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John Broadwood and Son 1803

Description

Date: 1803

Origin: London

Serialnumber: 2741

The case is made of mahogany with inlays of different woods. Three brass locks to close the lid are mounted around the case.The keyboard is made of ivory and ebony, the hammers are covered with leather, triple strung and the instrument has single dampers.

The piano rests on the original trestle stand with two integrated wooden pedals on both sides for lifting up the dampers (right) and due corde / una corda (left). At the end of the right side of the keyboard is a small stop which allows changing between due corde and una corda when pressing the pedal. The compass is 5 ½ octaves (FF – c4).

The serial number (2741) is written in ink on the left side of the wrest plank

The nameboard bears the inscription:

“1803

John Broadwood and Son

Makers to His Majesty

and the Princesses

Great Pulteney Street Golden Square

London

The signature on the nameboard “John Broadwood and Son” was used from 1794 after John Broadwood’s son James Shudi Broadwood (1772 – 1851) entered the company. Previously all instruments were always signed with “Johannes Broadwood Londini fecit” (see the nameboard of the square piano from 1790 in the Eric Feller Collection).

The compass of 5 ½ octaves (FF – c4) was introduced by Broadwood in 1791 – before that all instruments (grand and square pianos) had only 5 octaves (one of the first fine examples with a 5 ½ octaves compass is the 1792 grand piano also in the Eric Feller Collection).

In a letter from James Shudi Broadwood to Thomas Bradford on 13th November 1793 he wrote that they had started in 1791 (following the advice of the composer Johann Ladislaus Dussek (1760 – 1812) who was in London at the time) with building pianos of 5 ½ octaves compass.

Today it is known that John Broadwood sold his first two grand pianos in January 1785. One was sold to Tyler of Bath (a music dealer) and the other to Count Brühl, Saxon ambassador and music patron. Both pianos were sold at a price of 55 pounds each.

Today the oldest surviving grand piano by John Broadwood was build in 1787. (see: Michael Cole)

This grand piano of 1803 is identical to the second fortepiano of John Broadwood also from 1803 in the Collection. Compared to the other grand piano it is obvious from the serial number that this instrument was made towards the end of 1803 since (according to Michael Cole) the production of grand pianos was around 200-250 per year.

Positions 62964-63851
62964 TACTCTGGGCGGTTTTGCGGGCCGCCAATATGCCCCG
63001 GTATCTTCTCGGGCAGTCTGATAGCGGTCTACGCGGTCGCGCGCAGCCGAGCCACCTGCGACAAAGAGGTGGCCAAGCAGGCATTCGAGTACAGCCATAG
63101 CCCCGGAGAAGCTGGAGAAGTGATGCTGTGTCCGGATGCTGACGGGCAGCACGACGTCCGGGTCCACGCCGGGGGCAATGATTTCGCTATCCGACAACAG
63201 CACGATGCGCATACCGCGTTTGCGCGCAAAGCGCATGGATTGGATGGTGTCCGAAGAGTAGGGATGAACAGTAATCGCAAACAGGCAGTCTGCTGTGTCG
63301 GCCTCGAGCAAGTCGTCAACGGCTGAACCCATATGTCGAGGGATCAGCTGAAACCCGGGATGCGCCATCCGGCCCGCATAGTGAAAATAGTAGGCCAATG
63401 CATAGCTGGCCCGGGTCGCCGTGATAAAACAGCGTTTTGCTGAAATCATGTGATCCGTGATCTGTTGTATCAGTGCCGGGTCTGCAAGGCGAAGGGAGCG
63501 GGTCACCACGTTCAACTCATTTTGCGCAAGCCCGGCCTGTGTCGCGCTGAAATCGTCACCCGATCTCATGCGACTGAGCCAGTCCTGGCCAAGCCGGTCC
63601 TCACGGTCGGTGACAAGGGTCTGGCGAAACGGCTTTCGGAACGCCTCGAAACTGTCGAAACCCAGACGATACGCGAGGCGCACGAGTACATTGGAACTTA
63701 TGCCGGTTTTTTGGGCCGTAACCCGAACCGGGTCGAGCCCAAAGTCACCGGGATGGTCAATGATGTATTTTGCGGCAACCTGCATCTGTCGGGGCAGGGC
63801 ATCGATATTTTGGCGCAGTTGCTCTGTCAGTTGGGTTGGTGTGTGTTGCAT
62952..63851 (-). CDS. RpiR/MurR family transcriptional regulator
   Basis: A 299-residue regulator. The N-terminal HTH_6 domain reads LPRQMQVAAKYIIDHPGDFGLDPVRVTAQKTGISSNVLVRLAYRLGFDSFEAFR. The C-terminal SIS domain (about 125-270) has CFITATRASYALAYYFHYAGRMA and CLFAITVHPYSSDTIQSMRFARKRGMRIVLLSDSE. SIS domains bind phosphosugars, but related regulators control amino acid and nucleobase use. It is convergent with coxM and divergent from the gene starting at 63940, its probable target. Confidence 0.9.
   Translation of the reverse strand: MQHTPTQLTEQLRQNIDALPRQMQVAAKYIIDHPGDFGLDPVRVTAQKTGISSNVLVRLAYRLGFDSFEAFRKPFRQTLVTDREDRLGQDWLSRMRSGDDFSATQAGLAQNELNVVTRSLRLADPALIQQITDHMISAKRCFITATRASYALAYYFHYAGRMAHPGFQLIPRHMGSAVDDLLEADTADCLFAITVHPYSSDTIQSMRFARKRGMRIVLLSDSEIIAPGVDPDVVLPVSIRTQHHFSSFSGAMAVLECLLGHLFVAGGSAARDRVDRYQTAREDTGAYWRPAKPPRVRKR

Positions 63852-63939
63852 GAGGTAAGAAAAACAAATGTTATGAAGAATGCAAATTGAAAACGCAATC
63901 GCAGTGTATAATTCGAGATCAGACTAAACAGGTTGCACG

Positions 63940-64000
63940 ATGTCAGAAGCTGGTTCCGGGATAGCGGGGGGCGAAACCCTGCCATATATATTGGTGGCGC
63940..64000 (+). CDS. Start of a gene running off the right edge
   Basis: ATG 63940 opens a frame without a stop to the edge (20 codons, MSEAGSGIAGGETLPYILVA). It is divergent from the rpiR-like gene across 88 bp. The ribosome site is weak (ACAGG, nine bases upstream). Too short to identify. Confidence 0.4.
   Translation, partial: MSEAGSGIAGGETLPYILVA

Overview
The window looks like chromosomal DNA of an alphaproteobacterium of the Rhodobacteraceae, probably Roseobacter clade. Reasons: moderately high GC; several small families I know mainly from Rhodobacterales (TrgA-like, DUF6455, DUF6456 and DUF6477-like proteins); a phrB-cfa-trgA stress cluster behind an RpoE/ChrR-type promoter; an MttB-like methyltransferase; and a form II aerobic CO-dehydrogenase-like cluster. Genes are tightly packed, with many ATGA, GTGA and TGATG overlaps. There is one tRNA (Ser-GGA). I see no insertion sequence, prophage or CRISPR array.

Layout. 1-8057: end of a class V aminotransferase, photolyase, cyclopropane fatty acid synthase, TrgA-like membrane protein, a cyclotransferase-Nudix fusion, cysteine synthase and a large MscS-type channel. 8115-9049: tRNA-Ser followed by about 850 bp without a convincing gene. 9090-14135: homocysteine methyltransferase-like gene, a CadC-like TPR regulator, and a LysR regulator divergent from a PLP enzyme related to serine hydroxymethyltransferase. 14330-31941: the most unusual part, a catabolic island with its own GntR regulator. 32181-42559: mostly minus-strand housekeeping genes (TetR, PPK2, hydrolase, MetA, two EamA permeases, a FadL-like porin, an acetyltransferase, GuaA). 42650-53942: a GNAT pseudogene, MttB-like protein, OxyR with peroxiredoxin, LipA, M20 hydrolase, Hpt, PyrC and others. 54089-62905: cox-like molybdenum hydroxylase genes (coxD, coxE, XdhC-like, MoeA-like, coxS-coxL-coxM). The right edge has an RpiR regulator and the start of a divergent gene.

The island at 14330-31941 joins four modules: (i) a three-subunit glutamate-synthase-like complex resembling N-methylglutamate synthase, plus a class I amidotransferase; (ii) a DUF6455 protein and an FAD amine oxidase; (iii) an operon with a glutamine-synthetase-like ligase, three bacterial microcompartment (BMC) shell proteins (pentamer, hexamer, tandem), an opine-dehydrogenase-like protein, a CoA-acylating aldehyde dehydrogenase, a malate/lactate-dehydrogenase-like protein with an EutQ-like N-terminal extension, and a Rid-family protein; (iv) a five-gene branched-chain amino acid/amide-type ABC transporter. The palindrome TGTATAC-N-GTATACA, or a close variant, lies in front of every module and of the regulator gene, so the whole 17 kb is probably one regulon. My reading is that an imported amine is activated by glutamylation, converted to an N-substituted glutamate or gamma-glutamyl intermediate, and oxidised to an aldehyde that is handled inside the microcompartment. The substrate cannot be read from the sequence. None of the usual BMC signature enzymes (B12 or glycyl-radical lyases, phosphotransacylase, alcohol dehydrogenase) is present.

So far 3 fortepiano from the year 1803 are known:

  1. Serial number 2526 – Collection Jörg Demus
  2. Serial number 2624 – Eric Feller Collection
  3. Serial number 2741 – Eric Feller Collection

 

 

John Broadwood was born on 6th October 1732 in Oldhamstocks near Cockburnspath in Scotland. He learned the profession of being a cabinetmaker like his father before.

In 1761 he started working for Burkat Shudi (1702 – 1773) in London and in 1770 became his business partner. In 1771 he opened his own shop on Great Pulteney Street in London. In 1769 he married Burkat Shudi’s daughter Barbara in her first marriage and had four children with her. After his wife’s death in 1776 he married Mary Kitson in 1781 and had six children with her. He died on 17th July 1812 in London.

 

 

Other surviving instruments by John Broadwood and Son:

  • 1787 grand piano (No. 208) – Collection Charles Colt, Bethersdes UK
  • 1792 grand piano (No. 452) – Metropolitan Museum, New York USA
  • 1800 grand piano (No. 1835) – Collection Charles Colt, Bethersdes UK
  • 1806 grand piano (No. 3500) – Museum of Art, Columbia USA

 

 

John Broadwood and Son, London 1803 - Eric Feller Collection - Vorsatzbrett

John Broadwood and Son, London 1803 – Eric Feller Collection – Nameboard

Length: 227 cm

Width: 105 cm

Height: 30 cm

Circumference: 5 ½ octaves (FF – c4)

Mechanics: english action

Pedals: 2 pedals controlling dampers and due corde – una corda

Signature: "1803
John Broadwood and Son
Makers to His Majesty
and the Princesses
Great Pulteney Street Golden Square
London"